07/25 Update added below. This post was originally published on July 22nd, 2020.
Hundreds of unsecured databases exposed on the public web are the target of an automated ‘meow’ attack that destroys data without any explanation.
The activity started recently by hitting Elasticsearch and MongoDB instances without leaving any explanation, or even a ransom note. Attacks then expanded to other database types and to file systems open on the web.
A quick search by BleepingComputer on the IoT search engine Shodan initially found dozens of databases that have been affected by this attack. Recently, the number of wiped databases increased to over 1,800.
These attacks have pushed researchers into a race to find the exposed databases and report them responsibly before they become ‘meowed.’
Cat’s out of the bag
One of the first publicly known examples of a Meow attack is an Elasticsearch database belonging to a VPN provider that claimed not to keep any logs.
The second time, though, the owner no longer received a well-intended notification. Instead, they got ‘meowed,’ with almost all records getting wiped.
Diachenko told BleepingComputer that there are not many details about the attacker or the purpose of their actions. He says that the attack appears to be an automated script that “overwrites or destroys the data completely.”
Researchers first observed the ‘meow’ database attacks at the beginning of the week. They could be the work of a vigilante trying to give administrators a hard lesson in security by raining destruction on unsecured data.
Victor Gevers, the chairman of the non-profit GDI Foundation, saw this type of attack, too. He says that the actor is also attacking exposed MongoDB databases, hitting as much as they can.
He also saw the first ‘meow’ attacks a few days ago, with a recent one occurring on July 22, just a couple of hours after a GDI volunteer disclosed it responsibly to the owner.
The researcher observed on Thursday that whoever is behind the ‘meow’ attack is apparently targeting any database that is insecure and reachable over the internet.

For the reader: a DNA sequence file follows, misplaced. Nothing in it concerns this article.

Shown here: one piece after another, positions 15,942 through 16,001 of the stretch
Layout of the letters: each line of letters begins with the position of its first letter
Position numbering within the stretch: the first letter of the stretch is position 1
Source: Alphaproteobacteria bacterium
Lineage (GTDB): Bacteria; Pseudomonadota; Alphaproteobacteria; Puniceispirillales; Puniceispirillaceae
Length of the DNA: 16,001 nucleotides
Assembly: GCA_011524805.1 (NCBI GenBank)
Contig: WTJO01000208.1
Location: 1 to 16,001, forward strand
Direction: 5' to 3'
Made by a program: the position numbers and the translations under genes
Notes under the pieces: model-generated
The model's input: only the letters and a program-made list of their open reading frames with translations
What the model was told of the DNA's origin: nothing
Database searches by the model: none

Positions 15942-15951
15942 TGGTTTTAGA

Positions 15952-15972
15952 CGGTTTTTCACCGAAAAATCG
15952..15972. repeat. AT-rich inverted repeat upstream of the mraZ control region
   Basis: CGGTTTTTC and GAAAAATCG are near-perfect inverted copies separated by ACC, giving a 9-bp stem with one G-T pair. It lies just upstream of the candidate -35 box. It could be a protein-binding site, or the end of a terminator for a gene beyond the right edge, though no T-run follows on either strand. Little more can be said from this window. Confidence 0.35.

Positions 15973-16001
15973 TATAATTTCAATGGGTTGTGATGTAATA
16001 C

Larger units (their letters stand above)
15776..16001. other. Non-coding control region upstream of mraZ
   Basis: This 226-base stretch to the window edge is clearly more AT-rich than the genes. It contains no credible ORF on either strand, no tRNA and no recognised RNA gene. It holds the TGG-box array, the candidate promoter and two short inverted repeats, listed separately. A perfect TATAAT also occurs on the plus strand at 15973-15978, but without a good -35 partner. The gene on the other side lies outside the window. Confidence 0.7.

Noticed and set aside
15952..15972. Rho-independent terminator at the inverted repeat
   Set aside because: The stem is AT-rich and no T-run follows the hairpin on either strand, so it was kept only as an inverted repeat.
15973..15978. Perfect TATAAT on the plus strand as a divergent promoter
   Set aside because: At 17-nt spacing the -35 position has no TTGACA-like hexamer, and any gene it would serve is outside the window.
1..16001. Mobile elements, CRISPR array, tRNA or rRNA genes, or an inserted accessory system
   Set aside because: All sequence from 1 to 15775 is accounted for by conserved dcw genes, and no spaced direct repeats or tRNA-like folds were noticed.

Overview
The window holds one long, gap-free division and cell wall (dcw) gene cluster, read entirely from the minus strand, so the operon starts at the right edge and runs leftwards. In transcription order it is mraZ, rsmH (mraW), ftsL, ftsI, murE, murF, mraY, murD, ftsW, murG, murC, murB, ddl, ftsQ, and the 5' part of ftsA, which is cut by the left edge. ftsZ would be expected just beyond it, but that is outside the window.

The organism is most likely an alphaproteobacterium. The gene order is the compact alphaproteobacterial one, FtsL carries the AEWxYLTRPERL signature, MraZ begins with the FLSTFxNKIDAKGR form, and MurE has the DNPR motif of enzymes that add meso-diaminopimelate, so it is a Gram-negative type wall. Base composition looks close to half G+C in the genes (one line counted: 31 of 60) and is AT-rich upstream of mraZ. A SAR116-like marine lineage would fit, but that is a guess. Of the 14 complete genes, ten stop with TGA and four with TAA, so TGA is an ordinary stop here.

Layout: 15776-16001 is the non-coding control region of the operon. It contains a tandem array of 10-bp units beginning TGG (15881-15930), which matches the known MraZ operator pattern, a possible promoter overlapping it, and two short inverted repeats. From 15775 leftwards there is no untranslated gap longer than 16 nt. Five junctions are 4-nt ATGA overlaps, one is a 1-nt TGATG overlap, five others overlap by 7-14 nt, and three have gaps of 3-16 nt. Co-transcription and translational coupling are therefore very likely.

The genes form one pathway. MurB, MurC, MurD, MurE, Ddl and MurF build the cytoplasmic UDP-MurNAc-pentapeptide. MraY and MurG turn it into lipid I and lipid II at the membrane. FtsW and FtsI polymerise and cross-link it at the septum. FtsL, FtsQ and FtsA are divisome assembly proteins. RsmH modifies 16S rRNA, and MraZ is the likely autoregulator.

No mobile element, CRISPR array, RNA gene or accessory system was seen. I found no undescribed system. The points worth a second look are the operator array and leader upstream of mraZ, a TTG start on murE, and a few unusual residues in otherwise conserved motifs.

He saw these data-wiping attacks on systems running Cassandra, CouchDB, Redis, Hadoop, Jenkins, as well as against network-attached storage devices.
At the time of writing, BleepingComputer saw that ‘meow’ attacks impacted mostly Elasticsearch databases (1,395), followed by MongoDB (383), and Redis (54). This amounts to 1,832 but the real figure is higher as search engines start indexing the other database types. We will update the numbers when we get result for other database types.
According to LeakIX, a project that indexes open services, Apache ZooKeeper has been added on the list of “meow” attacks.
07/25 Update: The Meow attacks continue to escalate with almost 4,000 databases deleted as of Saturday, July 25th.
A new search on Saturday using Shodan shows that more than 3,800 databases have entry names matching the ‘meow’ attack. More than 97% of them are Elastic and MongoDB.
While it is still not known why the threat actors are wiping databases, a security researcher named Anthr[email protected] discovered that the attacks are being conducted via ProtonVPN IP addresses.
If behind these incidents are positive intentions, sometimes nothing good comes out of them and valuable data that could be lost in the process.
Data leaks from unsecured MongoDB and Elasticsearch instances reachable over the public internet are on a descending curve, but there is still some “very sensitive” information exposed.
As Gevers puts it, “some leaks bring bad things to the light, which need to be shared,” and wiping them brings benefits to no one.
Whoever is behind the ‘meow’ attacks is likely to keep on targeting unsecured databases, aggressively destroying them. Administrators should make sure that they expose only what needs to be exposed and make sure the assets are properly secured.
Update [July 25, 2020]: Added image with overall status of ‘meow’ attacks from LeakIX. Recalculated amount of deleted databases due to Meow attacks.